This month, I’ll be teaching two Processing workshops at Crash Space, the hacker space in Los Angeles that I belong to. You can sign up for these classes in the Crash Space store. This is a fundraiser for Crash Space: all proceeds from these classes will go to Crash Space to help pay the rent and such. Each class is 4 hours long, and costs $60 ($40 for Crash Space members).
Saturday June 16th, 1pm – 5pm
An introduction to the Processing language and development environment. Processing is an open-source language and development environment which is popular with designers, artists, and DIYers. It’s a great language for learning computer programming because of its simplicity and immediate visual rewards. You can use Processing to build a sketchbook of reusable code snippets for future projects.
This class will cover installation and introduce graphic programming techniques in Processing.
Students will learn
- Basic vector drawing and color manipulation in Processing
- Basic vector drawing and color manipulation in Processing.
- How to get images onto the screen.
- How to effectively use randomness.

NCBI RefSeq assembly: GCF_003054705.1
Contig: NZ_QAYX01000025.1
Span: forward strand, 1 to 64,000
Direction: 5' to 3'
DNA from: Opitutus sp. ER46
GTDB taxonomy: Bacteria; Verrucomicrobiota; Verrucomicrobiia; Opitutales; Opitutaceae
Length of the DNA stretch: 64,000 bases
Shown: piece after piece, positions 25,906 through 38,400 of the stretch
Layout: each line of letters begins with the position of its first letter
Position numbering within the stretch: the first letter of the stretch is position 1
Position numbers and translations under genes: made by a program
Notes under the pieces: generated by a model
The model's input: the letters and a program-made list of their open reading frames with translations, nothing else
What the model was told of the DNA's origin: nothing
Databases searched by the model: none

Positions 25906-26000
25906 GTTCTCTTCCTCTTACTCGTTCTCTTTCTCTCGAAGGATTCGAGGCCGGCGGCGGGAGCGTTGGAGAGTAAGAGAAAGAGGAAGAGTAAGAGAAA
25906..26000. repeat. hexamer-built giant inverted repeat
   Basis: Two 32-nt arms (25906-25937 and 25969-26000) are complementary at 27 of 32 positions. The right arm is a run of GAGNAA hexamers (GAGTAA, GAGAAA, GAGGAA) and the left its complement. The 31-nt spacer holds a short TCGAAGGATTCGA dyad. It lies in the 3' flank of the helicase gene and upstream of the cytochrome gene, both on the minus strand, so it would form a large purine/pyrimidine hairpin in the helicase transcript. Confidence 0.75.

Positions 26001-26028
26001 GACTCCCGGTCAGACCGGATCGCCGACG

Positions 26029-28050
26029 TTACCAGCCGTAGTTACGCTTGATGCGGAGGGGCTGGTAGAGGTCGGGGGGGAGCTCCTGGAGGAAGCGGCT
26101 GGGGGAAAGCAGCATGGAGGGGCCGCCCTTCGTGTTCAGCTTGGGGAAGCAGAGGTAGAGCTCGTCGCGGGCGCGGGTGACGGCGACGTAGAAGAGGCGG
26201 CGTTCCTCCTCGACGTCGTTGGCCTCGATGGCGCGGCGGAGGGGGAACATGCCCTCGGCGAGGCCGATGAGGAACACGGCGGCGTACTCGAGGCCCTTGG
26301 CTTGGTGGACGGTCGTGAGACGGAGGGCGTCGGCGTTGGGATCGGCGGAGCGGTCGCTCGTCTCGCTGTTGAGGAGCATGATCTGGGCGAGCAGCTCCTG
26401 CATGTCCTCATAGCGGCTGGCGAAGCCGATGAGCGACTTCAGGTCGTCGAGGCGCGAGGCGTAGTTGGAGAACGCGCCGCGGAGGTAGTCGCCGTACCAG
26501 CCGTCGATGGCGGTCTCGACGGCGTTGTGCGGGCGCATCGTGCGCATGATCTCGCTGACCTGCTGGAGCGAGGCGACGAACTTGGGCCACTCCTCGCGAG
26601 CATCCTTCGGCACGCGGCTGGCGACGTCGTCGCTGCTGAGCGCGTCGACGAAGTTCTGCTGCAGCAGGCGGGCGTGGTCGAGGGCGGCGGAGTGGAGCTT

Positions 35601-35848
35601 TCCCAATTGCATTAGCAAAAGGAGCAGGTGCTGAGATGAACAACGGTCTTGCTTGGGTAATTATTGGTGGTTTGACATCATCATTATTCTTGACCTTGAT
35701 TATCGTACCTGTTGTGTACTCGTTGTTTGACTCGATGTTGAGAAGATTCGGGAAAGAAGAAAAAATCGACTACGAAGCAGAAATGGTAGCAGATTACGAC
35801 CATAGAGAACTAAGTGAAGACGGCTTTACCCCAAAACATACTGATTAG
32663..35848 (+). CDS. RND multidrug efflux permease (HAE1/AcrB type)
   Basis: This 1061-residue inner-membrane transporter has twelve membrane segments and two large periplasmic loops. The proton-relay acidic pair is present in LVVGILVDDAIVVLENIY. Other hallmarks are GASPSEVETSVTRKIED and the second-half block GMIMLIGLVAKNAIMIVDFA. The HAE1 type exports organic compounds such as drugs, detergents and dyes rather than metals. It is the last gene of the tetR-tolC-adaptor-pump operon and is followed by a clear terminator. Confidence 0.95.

- How to make an animated logo
- How to make an animated particle system.
Data+Art in Processing
Saturday June 23rd, 1pm – 5pm
An introduction to using real-world data as an artistic medium in Processing. In this class, students will work with a variety of real-world data sources, and use this data to produce motion graphics, still images or music. The data used in the class includes
- USGS earthquake records
- An Astronomical database
- English Literature
- Twitter or other web services
Students will learn a variety of methods to map and render this data, including
- How to control an animated image using multiple datapoints.
- How to hook Processing up to a MIDI keyboard or instrument.
- How to render maps and position items on a globe.
- How to produce musical events from non-musical data.
- Steganography – embed secret messages into images or music.
For both classes, students will need a Windows, Macintosh or Linux laptop. If you are very new to Processing, I suggest taking the first class before taking the second.